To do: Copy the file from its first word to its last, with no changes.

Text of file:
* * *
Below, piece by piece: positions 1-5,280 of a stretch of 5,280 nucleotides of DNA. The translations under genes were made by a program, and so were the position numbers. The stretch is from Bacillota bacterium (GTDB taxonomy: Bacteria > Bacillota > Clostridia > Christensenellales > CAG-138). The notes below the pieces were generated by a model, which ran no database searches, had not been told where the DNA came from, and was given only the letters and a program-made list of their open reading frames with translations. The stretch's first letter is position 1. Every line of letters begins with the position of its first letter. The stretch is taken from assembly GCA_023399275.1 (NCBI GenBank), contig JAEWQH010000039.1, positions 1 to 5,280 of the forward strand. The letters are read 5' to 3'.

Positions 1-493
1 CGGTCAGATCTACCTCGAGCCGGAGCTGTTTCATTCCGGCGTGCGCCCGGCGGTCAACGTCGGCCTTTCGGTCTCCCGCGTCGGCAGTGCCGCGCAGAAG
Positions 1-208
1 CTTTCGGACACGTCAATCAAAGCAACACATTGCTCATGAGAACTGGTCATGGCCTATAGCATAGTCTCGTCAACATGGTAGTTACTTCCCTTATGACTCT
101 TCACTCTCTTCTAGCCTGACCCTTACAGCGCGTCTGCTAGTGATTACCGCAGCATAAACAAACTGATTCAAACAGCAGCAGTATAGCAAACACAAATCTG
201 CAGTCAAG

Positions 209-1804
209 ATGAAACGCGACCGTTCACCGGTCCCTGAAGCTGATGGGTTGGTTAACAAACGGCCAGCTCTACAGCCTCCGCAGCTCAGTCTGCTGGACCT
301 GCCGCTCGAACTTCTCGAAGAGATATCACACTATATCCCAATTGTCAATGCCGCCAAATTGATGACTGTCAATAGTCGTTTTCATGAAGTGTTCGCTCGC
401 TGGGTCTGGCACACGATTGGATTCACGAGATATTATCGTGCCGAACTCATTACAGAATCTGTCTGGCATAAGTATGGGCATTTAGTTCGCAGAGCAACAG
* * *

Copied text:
Below, piece by piece: positions 1-5,280 of a stretch of 5,280 nucleotides of DNA. The translations under genes were made by a program, and so were the position numbers. The stretch is from Bacillota bacterium (GTDB taxonomy: Bacteria > Bacillota > Clostridia > Christensenellales > CAG-138). The notes below the pieces were generated by a model, which ran no database searches, had not been told where the DNA came from, and was given only the letters and a program-made list of their open reading frames with translations. The stretch's first letter is position 1. Every line of letters begins with the position of its first letter. The stretch is taken from assembly GCA_023399275.1 (NCBI GenBank), contig JAEWQH010000039.1, positions 1 to 5,280 of the forward strand. The letters are read 5' to 3'.

Positions 1-493
1 CGGTCAGATCTACCTCGAGCCGGAGCTGTTTCATTCCGGCGTGCGCCCGGCGGTCAACGTCGGCCTTTCGGTCTCCCGCGTCGGCAGTGCCGCGCAGAAG
Positions 1-208
1 CTTTCGGACACGTCAATCAAAGCAACACATTGCTCATGAGAACTGGTCATGGCCTATAGCATAGTCTCGTCAACATGGTAGTTACTTCCCTTATGACTCT
101 TCACTCTCTTCTAGCCTGACCCTTACAGCGCGTCTGCTAGTGATTACCGCAGCATAAACAAACTGATTCAAACAGCAGCAGTATAGCAAACACAAATCTG
201 CAGTCAAG

Positions 209-1804
209 ATGAAACGCGACCGTTCACCGGTCCCTGAAGCTGATGGGTTGGTTAACAAACGGCCAGCTCTACAGCCTCCGCAGCTCAGTCTGCTGGACCT
301 GCCGCTCGAACTTCTCGAAGAGATATCACACTATATCCCAATTGTCAATGCCGCCAAATTGATGACTGTCAATAGTCGTTTTCATGAAGTGTTCGCTCGC
401 TGGGTCTGGCACACGATTGGATTCACGAGATATTATCGTGCCGAACTCATTACAGAATCTGTCTGGCATAAGTATGGGCATTTAGTTCGCAGAGCAACAG